by Trevor Agnew
We all know that books for young people are important. Except that some people seem to think that picture books are just an optional extra. They’re for toddlers to chew on – sometimes literally – until they get down to real reading. I still remember a fellow teacher who brought his classes into the school library to borrow books, shouting his final instruction, ‘Nothing with pictures. No pictures.’
Casting my mind back, I can’t recall picture books in my childhood. The wicker baskets from the School Library Service that arrived periodically at Sawyers Bay School had plenty of well-illustrated stories and non-fiction books but no picture books. Avis Acres passed us by, un-noticed. Any pictures we saw were in the School Journals (Russell Clarke) or the school set of Arthur Mee’s Children’s Encyclopaedia.
Seven decades on, two framed pictures face me as I work – original book illustrations painted by artists whose work is both widely loved and under-appreciated. Jenny Cooper’s creation is the double-page spread of the madly dancing duck from her version of There’s a Hole in my Bucket. It has a background of tiny blades of grass, each individually hand-painted.
Helen Taylor created the illustrations for Ben Brown’s Eel Dreaming, a richly imaginative animal fantasy. With meticulous skill she captured the sinuous curves of an eel and the startling colours of a pukeko, then posed them against semi-abstract New Zealand landscapes. My picture echoes Colin McCahon’s Otago Peninsula; I can almost see my grandfather’s farm.
The delight I feel in seeing these pictures every day is matched by the pleasure I feel every time I unwrap a new parcel of review copies. While writing this, I unpacked Gavin Bishop’s Wildlife of Aotearoa, which uses five eels to tell the story of our natural history. It’s not just that Gavin’s designs are striking; I’m also amazed at people’s response to his art. I’m part of a Christchurch group, organised by Painted Stories, who gather regularly to discuss picture books. When I brought out Wildlife of Aotearoa, there was an audible gasp from the others and they reached out with excitement and anticipation, then turned each page with satisfied exclamations. What impressed them was the way the illustrations drew them into each topic.
(All of Gavin’s picture books have this effect. When I showed an elderly cousin Cook’s Cook, she went straight out and bought her own copy!)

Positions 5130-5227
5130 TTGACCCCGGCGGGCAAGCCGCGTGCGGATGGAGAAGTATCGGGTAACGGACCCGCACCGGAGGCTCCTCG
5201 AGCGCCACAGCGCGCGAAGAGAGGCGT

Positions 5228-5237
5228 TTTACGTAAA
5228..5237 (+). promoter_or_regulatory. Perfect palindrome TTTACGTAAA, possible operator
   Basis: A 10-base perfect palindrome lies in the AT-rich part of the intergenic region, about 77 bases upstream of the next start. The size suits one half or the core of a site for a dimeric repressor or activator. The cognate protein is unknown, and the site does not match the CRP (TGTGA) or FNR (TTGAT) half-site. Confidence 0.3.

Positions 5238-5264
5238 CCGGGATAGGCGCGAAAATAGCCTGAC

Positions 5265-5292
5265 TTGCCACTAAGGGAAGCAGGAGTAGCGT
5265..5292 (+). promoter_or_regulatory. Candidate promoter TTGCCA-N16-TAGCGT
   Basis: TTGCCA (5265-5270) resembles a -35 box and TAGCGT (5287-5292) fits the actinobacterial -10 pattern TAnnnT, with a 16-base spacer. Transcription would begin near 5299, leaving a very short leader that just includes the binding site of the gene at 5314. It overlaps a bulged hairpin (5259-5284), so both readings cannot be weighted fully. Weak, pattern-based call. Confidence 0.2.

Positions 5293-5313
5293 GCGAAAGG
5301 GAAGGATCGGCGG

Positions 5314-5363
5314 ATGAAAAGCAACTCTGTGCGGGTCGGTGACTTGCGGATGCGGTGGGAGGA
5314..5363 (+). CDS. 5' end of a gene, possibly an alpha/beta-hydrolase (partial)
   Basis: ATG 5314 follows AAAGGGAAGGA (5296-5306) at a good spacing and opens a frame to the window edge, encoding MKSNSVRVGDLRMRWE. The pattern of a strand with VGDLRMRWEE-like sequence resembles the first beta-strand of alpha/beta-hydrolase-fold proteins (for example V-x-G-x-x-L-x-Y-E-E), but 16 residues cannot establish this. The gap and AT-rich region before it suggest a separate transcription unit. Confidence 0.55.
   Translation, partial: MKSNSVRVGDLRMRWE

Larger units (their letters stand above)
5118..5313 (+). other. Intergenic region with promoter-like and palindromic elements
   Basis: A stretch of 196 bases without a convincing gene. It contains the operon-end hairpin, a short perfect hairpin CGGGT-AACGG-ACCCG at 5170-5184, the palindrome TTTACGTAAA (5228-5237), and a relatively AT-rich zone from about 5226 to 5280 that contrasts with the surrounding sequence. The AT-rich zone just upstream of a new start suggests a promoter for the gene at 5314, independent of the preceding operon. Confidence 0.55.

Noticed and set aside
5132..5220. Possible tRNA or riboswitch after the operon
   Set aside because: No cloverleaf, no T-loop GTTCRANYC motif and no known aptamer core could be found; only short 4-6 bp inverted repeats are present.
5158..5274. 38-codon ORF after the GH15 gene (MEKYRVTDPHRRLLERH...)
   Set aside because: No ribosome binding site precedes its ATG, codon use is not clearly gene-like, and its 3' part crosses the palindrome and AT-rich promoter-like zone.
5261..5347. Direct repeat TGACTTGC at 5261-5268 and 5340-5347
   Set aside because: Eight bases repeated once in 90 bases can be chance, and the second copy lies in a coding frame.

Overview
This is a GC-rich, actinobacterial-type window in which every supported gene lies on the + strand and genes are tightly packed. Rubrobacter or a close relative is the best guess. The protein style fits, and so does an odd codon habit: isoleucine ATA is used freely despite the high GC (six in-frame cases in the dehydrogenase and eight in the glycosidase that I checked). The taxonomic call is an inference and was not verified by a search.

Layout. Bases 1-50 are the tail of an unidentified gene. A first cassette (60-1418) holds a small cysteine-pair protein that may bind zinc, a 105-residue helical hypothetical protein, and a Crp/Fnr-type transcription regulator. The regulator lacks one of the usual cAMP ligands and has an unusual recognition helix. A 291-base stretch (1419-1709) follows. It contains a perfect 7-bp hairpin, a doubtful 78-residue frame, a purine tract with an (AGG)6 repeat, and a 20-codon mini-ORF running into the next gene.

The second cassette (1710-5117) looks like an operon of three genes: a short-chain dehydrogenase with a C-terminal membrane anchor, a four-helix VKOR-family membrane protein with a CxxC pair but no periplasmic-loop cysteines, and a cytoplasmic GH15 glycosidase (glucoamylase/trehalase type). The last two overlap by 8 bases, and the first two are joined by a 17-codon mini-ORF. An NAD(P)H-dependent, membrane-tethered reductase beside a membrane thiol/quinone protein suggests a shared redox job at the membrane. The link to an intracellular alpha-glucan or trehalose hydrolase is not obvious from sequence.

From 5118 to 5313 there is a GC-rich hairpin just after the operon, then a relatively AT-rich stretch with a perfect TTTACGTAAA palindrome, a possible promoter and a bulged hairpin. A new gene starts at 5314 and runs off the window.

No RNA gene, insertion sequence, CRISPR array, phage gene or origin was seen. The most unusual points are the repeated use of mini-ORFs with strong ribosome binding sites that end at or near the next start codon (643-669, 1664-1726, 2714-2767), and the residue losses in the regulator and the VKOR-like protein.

Recently I donated several boxes of books to a local primary school, where a large number of the pupils speak other languages and are learning English. The volunteers who help with the reading programme know the value of good books. (And they know how dud books can turn kids off.) One was rapt about The Lazy Friend by Ronan Badel, a picture book about a dozing sloth who has to be rescued by his forest friends when his tree is chopped down. Since this book has no words at all, a hesitant young lad found himself telling the story as they went along, excitedly decoding each picture and putting it into his own words. Not only was he rapidly gaining in confidence and enthusiasm but he was also seeing books as a pleasurable, non-threatening experience.
Some picture books go straight to children’s deepest emotions, like Kate Wilkinson’s powerfully poignant illustrations for Elizabeth Pulford’s Finding Monkey Moon. Every child has a favourite toy and every parent dreads the anguish when that toy is mislaid. Michael and his father (the only two characters in the book) realise that a beloved toy monkey is missing at bedtime. The pictures in Finding Monkey Moon bring comfort and reassurance as the pair search the playground in the wintry darkness. Michael sits comfortably on his father’s shoulders, as they pass through the dark trees. When their search succeeds, Michael carries his toy monkey home on his shoulders, just as his father carried him.